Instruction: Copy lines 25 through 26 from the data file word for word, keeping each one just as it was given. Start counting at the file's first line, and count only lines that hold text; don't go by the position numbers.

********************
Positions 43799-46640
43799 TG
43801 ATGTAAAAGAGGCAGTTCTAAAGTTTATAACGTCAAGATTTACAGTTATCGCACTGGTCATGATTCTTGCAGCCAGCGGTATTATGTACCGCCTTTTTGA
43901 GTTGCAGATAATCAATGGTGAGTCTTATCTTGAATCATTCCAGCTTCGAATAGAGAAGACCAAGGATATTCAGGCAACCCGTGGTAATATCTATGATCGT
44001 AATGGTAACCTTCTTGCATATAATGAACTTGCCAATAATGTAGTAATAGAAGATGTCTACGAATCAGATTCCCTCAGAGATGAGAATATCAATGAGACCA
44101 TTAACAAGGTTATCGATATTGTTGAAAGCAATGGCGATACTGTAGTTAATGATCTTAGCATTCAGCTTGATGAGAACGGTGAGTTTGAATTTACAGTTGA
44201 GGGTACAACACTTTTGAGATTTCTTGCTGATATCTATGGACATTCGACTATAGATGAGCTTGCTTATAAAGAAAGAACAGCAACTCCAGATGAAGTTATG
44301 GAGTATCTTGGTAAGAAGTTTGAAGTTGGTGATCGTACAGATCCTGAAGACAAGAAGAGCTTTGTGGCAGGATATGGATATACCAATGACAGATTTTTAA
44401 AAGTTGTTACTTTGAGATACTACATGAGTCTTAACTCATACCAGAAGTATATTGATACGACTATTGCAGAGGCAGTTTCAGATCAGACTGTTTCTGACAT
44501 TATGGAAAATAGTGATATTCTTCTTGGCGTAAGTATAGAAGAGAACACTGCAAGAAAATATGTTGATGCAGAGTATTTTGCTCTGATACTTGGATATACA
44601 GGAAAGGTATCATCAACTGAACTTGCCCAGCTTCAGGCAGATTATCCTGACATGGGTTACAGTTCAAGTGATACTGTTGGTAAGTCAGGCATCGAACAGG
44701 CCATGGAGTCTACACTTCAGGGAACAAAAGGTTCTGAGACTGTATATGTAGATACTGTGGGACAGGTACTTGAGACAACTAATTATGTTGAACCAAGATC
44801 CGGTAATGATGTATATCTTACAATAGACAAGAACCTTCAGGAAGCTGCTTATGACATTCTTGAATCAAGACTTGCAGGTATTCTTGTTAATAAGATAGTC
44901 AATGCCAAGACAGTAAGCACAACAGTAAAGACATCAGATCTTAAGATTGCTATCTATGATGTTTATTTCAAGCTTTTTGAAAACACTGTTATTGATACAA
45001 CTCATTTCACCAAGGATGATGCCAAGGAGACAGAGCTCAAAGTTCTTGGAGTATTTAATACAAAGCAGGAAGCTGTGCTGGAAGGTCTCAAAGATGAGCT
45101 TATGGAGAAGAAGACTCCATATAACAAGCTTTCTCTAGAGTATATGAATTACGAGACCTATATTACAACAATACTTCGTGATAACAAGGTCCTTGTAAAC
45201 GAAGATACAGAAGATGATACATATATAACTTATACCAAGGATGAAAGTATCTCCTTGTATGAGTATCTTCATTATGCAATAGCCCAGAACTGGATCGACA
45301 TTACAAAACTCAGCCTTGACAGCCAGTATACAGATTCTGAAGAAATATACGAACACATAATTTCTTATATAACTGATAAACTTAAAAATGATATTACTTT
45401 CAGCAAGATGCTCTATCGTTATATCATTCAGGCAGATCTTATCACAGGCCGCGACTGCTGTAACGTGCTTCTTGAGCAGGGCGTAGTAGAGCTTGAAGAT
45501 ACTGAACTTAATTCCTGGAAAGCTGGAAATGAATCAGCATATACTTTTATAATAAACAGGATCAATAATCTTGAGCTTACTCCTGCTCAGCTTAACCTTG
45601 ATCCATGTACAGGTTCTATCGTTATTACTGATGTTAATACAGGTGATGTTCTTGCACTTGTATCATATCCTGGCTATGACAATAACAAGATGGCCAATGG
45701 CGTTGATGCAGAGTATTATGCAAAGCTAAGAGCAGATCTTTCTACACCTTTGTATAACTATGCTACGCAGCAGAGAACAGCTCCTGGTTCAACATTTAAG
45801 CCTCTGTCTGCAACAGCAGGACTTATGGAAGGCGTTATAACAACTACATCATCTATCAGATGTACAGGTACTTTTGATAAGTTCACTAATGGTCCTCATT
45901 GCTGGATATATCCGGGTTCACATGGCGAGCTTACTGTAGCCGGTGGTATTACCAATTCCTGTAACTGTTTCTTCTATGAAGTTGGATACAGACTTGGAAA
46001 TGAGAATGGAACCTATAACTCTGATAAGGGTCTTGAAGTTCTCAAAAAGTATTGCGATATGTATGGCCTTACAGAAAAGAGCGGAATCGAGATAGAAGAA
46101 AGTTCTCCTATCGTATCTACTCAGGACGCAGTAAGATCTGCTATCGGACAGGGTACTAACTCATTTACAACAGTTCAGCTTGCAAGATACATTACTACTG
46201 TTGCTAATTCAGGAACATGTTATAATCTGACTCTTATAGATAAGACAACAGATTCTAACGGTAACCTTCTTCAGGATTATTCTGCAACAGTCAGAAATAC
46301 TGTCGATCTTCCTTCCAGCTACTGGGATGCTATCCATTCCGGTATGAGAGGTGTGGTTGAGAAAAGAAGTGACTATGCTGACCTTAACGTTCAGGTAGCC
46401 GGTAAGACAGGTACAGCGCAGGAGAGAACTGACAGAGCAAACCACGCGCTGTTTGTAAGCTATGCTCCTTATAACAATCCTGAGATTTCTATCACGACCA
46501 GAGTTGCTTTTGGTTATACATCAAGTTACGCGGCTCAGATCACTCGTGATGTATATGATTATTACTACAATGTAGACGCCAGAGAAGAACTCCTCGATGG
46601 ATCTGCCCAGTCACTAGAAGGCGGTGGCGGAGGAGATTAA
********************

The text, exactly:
46001 TGAGAATGGAACCTATAACTCTGATAAGGGTCTTGAAGTTCTCAAAAAGTATTGCGATATGTATGGCCTTACAGAAAAGAGCGGAATCGAGATAGAAGAA
46101 AGTTCTCCTATCGTATCTACTCAGGACGCAGTAAGATCTGCTATCGGACAGGGTACTAACTCATTTACAACAGTTCAGCTTGCAAGATACATTACTACTG